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Reshaping the EU Emission Trading Scheme: an econometric assessment

The EU has substantially reformed the EU ETS in its third trading period. A single European emissions cap has been applied, free allocation of certificates has been replaced by auctions and, most prominently, “backloading” was introduced at the beginning of this year: the auctioning of a total of 900 million allowances is postponed until 2019/2020. The political aim of these institutional changes was to stabilize demand and prices of certificates. Although the issue is of great importance, literature on how well these reforms improved the performance of the EU ETS is scarce. Therefore, we empirically estimate whether the recent EU ETS reforms have increased the efficiency of the EU ETS interpreted as an emission certificate price that is more driven by abatement cost related market fundamentals after the reforms.

The European Emission Trading System (EU ETS) is the most important EU-wide policy instrument to incentivize firms to emit less carbon. The objective of the EU ETS is (1) to restrict carbon emission to a certain amount within a given time period (the so called trading period) and (2) to do this in an economically efficient way i.e. at minimal cost. A related third objective of the EU ETS is to (3) incentivize efficient emissions reductions not only in the currently but also in the long run.

These objectives are to be reached by the following market design: a certain amount of emission certificates - called European Emission Allowances (EUA) each worth a one ton of carbon - is allocated to the economic agents. In order to decrease overall emissions, the total number of EUA - the so called emissions cap - should be lower than the number of allowances companies would need in a business-as-usual scenario. At the end of each trading period firms have to cover all their emissions with emission allowances or get sanctioned. In order to use the allowances in the economy where they are most valuable i.e. where abating emissions is costliest, the EU ETS allows firms to trade certificates. Firms with relatively high abatement costs will buy certificates whereas firms with relatively low abatement costs will sell certificates.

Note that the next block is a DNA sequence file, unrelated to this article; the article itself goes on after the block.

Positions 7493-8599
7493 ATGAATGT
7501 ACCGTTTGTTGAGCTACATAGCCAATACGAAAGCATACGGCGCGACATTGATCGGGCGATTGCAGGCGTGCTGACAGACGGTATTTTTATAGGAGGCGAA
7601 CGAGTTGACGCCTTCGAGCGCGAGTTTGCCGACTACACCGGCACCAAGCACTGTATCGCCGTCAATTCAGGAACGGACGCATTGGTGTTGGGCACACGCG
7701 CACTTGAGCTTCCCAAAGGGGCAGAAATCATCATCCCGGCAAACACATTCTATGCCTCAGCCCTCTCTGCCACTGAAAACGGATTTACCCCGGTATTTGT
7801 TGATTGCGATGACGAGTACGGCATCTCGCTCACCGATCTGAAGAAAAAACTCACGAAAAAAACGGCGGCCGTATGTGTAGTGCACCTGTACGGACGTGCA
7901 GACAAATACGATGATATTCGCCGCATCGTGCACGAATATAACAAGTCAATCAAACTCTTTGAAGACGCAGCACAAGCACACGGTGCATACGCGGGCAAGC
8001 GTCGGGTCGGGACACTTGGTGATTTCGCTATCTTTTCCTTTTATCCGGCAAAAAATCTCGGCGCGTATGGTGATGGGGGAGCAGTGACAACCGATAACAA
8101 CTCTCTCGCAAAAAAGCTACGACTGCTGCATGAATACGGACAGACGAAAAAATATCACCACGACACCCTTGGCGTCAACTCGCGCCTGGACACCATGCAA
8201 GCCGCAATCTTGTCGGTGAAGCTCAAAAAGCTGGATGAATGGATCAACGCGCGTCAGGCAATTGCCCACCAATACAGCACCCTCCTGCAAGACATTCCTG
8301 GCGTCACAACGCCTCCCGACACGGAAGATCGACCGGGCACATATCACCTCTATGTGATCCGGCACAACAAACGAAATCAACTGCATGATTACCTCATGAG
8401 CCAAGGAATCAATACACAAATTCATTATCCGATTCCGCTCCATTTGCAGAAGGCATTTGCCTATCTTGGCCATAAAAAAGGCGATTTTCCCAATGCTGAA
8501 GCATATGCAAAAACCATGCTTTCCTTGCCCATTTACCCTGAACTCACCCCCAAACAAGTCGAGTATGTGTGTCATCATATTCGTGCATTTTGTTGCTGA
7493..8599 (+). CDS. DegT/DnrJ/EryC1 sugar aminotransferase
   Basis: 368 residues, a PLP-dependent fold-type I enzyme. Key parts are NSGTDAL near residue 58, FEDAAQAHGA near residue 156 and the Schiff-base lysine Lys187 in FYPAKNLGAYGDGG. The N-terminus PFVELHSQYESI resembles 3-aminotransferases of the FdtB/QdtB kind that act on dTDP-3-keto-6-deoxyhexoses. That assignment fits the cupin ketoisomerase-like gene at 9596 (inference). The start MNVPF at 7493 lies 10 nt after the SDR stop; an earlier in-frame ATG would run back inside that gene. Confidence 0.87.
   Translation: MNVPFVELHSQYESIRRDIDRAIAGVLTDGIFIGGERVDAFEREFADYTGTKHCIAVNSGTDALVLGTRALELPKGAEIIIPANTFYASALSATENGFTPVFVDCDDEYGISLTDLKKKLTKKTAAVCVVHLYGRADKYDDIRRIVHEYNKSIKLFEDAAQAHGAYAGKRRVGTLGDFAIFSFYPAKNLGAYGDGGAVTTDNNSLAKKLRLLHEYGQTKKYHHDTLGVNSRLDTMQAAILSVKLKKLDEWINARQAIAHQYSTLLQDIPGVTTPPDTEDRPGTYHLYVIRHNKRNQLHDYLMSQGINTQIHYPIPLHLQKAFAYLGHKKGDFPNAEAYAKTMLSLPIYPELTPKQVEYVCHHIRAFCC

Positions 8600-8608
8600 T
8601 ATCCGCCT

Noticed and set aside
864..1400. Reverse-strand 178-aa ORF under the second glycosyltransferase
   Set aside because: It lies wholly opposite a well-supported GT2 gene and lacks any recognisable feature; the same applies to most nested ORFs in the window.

Hence, we intend to empirically investigate whether the market design that was introduced in the third trading period as well as the adjustments during the third trading period have lead EUA prices to follow the fundamental drivers more closely and, hence, led to a more efficient EU ETS mechanism. The analysis includes specifying and estimating an empirical model that explains the EUA price by its fundamental drivers. In order to investigate whether the reforms have improved the efficiency of the EU ETS market design, we, first, test for structural breaks in the parameters that describe the relationship between the EUA price and its fundamental drivers and, second, assess whether the set of fundamental drivers has gained explanatory power for the EUA prices after a market design change happened. Furthermore, shocks in EUA prices might have an influence on the prices of “fundamentals” such as coal and gas prices. Hence, we need to take account of potential endogeneity of some drivers of the EUA prices - something which was ignored in many earlier studies which mostly used single equation approaches.

Our results will improve our understanding of whether and which of the significant EU ETS design changes that came with the third trading period improved the efficiency of the EU ETS. Hence, we will provide valuable insights for further improvements of the EU ETS market design in the fourth trading period starting in the year 2021.


Prof. Dr. Jörg Breitung (Institute of Econometrics and Statistics)

Prof. Dr. Dieter Hess (Business Administration and Corporate Finance)